© TQ/J.-F. Hamelin

Winter

Enjoy winter to the fullest!

Each year from November to March, Québecers embrace an invigorating season. And since snow doesn't last forever, better make the most of it while it’s around! Whether the weather is frosty, foggy, fabulously snowy or dazzlingly sunny, any time is the right time for fun and festivities. Discover the many exhilarating and imaginative ways Québecers make the most of winter! Skiing, snowmobiling, snowshoeing, dogsledding or ice fishing? Make your choice!

Saguenay–Lac-Saint-Jean © TQ/J.-F. Hamelin
Québec City © TQ/J.-F. Hamelin

Staying warm

Starting in November, the temperature hovers around freezing and the chances of snowfall increase correspondingly. From mid-December to mid-March, the temperature ranges from -5 °C to -20 °C but can change without warning within a 24-hour period. 

 

 

Average temperatures in ºC

(January)

    Snowfall  

(cm)

Montréal -10 185
Québec -12 300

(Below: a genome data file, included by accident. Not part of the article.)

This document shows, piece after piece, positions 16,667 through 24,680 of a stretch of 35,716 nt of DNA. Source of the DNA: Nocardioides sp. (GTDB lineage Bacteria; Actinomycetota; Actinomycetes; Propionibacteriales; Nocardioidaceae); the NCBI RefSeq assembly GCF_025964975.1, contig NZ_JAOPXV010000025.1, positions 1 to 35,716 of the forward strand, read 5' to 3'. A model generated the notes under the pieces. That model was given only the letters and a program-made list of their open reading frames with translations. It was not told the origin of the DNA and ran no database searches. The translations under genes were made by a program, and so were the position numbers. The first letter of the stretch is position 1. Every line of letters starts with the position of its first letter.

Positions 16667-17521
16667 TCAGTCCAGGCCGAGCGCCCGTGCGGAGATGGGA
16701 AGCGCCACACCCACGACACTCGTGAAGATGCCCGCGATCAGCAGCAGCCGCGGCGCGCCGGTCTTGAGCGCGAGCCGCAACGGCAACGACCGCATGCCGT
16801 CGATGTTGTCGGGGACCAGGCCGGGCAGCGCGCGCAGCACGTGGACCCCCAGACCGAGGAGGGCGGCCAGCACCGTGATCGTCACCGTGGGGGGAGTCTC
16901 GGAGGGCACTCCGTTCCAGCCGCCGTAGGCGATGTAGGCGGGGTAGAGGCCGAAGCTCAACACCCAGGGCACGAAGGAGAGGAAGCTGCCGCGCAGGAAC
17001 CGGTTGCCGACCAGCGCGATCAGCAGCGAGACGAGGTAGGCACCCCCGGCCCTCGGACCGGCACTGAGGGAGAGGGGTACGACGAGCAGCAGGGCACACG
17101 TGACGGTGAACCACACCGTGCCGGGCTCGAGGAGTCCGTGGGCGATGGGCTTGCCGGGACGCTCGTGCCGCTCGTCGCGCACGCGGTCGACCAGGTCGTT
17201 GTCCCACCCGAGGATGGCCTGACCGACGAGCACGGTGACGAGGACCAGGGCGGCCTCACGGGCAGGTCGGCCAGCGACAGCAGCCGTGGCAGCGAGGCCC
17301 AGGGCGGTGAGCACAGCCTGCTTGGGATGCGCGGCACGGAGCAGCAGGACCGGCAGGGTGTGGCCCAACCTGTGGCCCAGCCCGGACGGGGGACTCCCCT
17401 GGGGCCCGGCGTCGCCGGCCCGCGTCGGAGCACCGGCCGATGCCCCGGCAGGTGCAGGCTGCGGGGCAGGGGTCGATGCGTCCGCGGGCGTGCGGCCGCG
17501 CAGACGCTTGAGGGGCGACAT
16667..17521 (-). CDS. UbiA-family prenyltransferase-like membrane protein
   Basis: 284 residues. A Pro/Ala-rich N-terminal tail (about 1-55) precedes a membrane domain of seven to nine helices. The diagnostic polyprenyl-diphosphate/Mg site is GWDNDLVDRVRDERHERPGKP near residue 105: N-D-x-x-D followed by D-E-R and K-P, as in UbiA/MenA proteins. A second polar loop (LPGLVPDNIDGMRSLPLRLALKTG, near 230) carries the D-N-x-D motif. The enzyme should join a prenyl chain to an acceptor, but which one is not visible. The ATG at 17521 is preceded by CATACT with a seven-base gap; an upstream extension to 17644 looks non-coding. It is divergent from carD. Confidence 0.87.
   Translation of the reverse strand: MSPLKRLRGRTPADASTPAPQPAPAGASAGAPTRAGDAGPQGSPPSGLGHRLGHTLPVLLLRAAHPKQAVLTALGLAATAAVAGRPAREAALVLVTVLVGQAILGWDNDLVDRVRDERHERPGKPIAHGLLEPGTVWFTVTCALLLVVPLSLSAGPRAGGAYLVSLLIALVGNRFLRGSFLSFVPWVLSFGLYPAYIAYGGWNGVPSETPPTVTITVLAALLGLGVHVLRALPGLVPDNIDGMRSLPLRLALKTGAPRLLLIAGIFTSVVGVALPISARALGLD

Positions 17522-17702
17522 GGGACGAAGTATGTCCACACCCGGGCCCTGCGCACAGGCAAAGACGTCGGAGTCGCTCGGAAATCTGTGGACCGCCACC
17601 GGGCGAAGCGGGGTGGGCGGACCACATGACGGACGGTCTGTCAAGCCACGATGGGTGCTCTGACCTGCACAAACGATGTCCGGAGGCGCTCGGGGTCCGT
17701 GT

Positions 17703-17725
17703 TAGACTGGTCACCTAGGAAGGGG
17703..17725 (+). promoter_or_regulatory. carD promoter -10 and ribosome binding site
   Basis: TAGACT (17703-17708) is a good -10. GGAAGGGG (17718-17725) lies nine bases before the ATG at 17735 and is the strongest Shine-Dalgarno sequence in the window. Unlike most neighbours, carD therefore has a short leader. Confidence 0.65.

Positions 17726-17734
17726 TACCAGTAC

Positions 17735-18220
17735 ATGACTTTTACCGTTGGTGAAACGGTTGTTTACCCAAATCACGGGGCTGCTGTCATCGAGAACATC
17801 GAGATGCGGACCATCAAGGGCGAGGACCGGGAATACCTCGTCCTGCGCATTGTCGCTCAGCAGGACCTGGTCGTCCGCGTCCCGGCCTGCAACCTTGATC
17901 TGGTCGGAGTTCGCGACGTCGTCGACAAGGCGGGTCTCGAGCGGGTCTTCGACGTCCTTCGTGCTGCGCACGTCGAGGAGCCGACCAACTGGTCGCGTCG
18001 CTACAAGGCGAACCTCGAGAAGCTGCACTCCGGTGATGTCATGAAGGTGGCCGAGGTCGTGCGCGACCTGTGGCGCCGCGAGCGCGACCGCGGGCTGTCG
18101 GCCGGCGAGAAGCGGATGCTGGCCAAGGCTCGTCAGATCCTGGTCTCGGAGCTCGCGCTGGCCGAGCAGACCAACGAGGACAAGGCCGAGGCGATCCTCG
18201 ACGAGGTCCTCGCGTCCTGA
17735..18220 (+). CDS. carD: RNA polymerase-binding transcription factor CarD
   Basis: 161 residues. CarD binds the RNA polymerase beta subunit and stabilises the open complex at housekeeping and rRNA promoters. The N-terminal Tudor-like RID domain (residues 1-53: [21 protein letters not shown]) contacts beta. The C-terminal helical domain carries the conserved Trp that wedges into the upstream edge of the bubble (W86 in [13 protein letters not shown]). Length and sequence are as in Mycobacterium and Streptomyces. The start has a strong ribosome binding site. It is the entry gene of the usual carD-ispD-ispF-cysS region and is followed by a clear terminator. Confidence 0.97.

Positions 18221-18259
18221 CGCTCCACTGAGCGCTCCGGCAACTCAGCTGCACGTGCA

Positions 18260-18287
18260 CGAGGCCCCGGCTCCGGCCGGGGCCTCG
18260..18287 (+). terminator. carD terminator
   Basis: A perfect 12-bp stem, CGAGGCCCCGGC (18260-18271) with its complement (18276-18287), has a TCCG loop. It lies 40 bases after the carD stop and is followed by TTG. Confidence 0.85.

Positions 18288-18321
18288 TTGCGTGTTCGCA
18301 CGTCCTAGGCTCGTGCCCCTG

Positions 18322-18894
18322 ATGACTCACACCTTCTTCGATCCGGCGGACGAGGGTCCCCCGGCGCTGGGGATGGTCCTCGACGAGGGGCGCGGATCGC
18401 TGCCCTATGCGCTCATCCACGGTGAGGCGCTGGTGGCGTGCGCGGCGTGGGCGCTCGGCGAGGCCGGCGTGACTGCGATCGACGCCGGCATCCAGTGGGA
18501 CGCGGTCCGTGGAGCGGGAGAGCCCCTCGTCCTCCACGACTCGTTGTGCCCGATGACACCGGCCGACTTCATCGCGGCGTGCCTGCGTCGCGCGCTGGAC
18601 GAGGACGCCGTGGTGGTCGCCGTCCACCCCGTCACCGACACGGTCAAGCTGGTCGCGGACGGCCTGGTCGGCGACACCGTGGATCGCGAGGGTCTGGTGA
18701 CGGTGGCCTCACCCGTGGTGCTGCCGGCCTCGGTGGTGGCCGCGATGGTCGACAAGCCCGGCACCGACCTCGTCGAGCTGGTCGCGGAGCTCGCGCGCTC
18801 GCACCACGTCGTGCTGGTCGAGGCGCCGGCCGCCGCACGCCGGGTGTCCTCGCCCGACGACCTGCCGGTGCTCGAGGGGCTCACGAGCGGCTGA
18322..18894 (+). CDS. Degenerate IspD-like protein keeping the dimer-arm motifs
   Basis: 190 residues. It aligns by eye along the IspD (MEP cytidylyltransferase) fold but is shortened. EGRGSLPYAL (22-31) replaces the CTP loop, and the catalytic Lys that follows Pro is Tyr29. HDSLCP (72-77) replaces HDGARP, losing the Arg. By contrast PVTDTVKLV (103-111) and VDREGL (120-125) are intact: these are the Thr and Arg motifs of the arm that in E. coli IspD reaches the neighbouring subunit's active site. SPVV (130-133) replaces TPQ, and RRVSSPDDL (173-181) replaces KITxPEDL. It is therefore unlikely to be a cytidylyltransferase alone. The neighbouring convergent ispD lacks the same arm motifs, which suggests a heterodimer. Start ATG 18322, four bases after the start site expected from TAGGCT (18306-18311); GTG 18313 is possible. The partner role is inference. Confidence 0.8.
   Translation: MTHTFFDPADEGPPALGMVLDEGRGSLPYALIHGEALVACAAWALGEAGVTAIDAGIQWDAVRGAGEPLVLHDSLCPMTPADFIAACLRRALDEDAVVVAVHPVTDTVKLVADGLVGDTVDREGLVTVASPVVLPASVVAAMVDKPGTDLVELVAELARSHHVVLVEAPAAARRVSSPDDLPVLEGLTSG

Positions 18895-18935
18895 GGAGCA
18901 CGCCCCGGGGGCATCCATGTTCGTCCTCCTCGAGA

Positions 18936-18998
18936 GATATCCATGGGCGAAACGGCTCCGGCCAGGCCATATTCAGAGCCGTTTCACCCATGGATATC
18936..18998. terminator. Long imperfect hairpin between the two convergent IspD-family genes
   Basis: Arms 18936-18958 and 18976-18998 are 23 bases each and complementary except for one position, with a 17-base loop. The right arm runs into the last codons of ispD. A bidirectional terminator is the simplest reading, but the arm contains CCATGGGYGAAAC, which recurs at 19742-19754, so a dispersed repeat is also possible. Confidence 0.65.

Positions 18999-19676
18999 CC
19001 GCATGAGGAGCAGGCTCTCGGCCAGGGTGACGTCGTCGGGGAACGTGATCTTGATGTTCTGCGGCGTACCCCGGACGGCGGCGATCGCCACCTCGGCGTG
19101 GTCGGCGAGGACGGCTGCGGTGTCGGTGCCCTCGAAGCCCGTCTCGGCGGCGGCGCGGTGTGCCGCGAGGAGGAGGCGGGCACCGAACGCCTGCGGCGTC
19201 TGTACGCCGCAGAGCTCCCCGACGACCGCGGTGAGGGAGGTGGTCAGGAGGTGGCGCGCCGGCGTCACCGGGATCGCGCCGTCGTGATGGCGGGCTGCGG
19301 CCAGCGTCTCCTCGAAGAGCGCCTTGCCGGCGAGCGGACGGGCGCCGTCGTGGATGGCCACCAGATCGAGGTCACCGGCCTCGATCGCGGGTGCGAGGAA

Gaspé -10 318
Kuujjuaq -24 255
Rouyn-Noranda -18 281
Saguenay -15 252
 

Dressing for winter

To enjoy winter in Québec, it’s important to know how to dress to stay warm. Having the right clothes ensures that you have a good time when you’re going out and taking part in activities. Warm clothing made of wool or technical fibres is your best option; polyester and cotton will retain body moisture and be less effective at retaining heat.

We recommend layering when participating in outdoor activities like skiing, skating, cross-country skiing and snowshoeing. That way you can add or take off layers to regulate your body temperature during the activity or as the temperature changes. A waterproof, windproof coat lined with an insulating layer is ideal. For particularly cold days, you will also need lined pants or thermal underwear to wear under your pants.

To protect your feet from the cold, it’s crucial that you have warm, waterproof boots Like with other clothes, wool or technical fibre socks are preferable to polyester ones. Also plan on bringing a wool hat (e.g. a beanie or a toque), a scarf, and warm mittens or gloves.

Collines Kékéko, Abitibi-Témiscamingue © TQ/M. Dupuis

Snowy season discoveries

Designed to maximize the joys of winter, the Village on ice in Roberval rises each winter on the frozen surface of Lac Saint-Jean.